Opinion » Editorial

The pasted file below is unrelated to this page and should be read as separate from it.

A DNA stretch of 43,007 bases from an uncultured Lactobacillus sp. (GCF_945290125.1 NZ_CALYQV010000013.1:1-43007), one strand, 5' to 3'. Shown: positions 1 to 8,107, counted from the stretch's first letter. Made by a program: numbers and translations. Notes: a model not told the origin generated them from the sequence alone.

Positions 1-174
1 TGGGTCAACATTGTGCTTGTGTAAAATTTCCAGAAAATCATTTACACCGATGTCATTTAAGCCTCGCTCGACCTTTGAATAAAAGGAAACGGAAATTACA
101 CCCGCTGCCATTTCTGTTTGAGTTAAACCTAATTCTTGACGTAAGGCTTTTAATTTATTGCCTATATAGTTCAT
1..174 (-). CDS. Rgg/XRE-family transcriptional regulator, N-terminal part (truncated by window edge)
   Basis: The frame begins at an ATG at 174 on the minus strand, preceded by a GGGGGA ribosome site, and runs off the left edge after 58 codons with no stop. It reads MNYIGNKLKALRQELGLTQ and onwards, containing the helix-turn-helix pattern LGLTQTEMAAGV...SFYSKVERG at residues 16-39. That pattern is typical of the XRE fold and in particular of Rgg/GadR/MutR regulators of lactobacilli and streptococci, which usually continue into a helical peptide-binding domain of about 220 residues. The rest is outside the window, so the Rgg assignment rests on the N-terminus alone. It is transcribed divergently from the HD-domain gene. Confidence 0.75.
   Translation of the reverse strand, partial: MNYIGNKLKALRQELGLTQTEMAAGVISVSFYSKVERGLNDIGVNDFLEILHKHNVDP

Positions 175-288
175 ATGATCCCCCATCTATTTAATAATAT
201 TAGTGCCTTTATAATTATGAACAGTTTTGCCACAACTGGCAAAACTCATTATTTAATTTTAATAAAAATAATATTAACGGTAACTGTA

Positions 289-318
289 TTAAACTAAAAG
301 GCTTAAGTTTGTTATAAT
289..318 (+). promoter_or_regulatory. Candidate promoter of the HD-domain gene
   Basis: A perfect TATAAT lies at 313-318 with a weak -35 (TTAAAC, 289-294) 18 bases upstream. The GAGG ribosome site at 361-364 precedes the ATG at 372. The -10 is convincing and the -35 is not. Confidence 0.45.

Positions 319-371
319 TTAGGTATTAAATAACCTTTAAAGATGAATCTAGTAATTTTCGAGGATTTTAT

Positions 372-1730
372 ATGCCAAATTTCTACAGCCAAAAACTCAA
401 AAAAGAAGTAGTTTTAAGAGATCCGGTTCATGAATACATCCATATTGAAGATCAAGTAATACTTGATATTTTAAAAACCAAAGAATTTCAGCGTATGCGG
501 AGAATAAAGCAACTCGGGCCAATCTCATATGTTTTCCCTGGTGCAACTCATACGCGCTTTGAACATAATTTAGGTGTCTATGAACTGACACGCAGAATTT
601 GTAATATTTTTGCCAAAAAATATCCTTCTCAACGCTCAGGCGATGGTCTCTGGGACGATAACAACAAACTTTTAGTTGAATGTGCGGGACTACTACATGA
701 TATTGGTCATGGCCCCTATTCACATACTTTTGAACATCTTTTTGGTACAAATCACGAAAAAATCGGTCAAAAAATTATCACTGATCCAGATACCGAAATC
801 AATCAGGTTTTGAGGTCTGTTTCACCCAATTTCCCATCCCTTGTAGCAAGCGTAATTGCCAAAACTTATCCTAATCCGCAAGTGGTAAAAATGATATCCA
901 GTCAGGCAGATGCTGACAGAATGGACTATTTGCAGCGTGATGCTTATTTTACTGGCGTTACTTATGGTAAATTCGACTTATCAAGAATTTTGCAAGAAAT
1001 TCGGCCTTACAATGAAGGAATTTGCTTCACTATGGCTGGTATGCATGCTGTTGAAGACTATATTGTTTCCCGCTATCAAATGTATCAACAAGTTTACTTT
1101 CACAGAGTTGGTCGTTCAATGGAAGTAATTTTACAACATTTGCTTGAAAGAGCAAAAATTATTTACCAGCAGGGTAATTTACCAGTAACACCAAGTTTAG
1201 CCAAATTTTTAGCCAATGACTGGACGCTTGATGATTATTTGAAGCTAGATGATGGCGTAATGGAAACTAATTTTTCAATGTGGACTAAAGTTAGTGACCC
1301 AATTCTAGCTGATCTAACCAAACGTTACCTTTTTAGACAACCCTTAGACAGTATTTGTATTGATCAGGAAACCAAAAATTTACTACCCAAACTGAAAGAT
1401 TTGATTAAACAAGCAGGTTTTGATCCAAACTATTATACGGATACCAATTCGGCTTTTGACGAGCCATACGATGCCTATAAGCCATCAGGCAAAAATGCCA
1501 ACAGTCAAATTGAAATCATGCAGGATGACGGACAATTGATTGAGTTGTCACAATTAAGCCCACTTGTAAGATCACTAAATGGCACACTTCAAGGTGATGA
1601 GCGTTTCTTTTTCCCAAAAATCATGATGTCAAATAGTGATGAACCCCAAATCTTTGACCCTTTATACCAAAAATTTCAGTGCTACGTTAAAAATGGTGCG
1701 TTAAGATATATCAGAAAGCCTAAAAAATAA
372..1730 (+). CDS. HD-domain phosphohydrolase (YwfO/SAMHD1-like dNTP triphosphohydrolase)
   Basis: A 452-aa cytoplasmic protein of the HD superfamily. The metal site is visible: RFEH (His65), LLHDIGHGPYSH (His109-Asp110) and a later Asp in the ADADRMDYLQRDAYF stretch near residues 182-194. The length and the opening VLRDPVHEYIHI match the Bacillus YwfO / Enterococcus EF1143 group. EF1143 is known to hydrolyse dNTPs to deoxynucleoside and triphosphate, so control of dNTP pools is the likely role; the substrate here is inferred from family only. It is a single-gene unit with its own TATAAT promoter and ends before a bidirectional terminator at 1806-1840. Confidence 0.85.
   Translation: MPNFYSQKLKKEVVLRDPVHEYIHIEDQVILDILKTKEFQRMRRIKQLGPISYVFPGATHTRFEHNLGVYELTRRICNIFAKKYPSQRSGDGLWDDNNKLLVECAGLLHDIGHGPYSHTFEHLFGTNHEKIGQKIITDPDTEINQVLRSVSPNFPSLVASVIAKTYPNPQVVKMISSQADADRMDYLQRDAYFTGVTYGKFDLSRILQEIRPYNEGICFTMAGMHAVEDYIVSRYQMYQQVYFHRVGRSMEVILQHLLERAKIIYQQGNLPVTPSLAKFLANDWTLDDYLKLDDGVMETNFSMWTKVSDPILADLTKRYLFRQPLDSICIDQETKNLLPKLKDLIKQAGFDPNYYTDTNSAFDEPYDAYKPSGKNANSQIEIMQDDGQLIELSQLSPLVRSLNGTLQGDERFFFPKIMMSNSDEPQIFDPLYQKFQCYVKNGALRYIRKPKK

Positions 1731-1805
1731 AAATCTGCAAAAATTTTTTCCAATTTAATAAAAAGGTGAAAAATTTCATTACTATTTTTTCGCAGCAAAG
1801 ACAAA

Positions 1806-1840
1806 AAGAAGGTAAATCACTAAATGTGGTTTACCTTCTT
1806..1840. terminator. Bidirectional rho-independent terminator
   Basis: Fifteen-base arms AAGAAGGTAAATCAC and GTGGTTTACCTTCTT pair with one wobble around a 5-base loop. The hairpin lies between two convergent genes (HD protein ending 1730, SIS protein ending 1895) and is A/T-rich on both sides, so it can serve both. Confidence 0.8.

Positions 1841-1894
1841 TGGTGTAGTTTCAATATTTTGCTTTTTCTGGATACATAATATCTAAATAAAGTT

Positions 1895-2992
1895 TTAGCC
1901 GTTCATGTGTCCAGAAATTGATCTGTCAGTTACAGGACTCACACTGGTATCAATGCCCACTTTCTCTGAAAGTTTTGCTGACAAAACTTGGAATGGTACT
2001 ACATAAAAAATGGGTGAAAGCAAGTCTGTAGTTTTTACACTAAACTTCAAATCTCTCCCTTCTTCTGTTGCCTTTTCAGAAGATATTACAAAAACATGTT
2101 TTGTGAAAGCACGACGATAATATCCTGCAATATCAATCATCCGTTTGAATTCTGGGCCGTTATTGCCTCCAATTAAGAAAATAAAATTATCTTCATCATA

Sometime soon the people of Whistler are going to have to discuss the current 52,500 bed unit ceiling on development. Virtually all of those bed units have been allocated. What happens when they are all built? The question comes to mind in light of last week’s public hearing on a bylaw amendment which would eliminate a number of permitted uses on RR1 land and the opposition to the bylaw from the owners of the 25-35 remaining parcels of privately held RR1 land in the valley. One of the fundamental principles behind Whistler’s success, as a community and a resort, is its size. No one wants a sprawling strip development up and down Highway 99. However, as Whistler reaches buildout the pressure for continued growth can have several consequences, including inflating the price of property and increasing the likelihood of new subdivisions outside the municipal boundaries. The Official Community Plan limits development to 52,500 bed units but lists a couple of exceptions for development beyond that ceiling, one of them being affordable housing. The results of the municipal monitoring system, which will be released in the fall, are supposed to indicate where Whistler stands on several fronts. Early indications are that the affordable housing situation has become more critical than ever. That’s hardly surprising given the substantial growth Whistler has seen in the last year-and-a-half, a period when no new affordable housing has been built. (The success or merits of the single family lots on Lorimer Ridge and in Millar’s Pond as affordable housing are open to debate; for this discussion affordable housing refers to apartment or townhouse-type of units.) But the means for a solution would seem to be at hand: Whistler needs more affordable housing and there are some suitable, privately held parcels of land within the municipal boundaries. Permitting affordable housing on some of these parcels would push the bed unit total beyond 52,500, but because it would be affordable housing it would allowed under the OCP. Certainly not all the privately held RR1 land is suitable for housing, and the land owners would have to be convinced they could make enough of a profit from affordable housing to be worth their while. But that’s where some public discussion of the development ceiling comes in. If, after reviewing the results of the monitoring system and debating the size and quality of life in Whistler, Whistlerites decide that the ceiling on development should be maintained, then the options for RR1 property owners will be clear: they may apply for rezoning to build affordable housing, they may apply for rezoning under the "extraordinary circumstances" clause, or they can live with the permitted uses under RR1 zoning. If, on the other hand, Whistlerites decide that at some point in the future they may get rid of the ceiling on development then the prospects for the RR1 parcels of land are wide open again.

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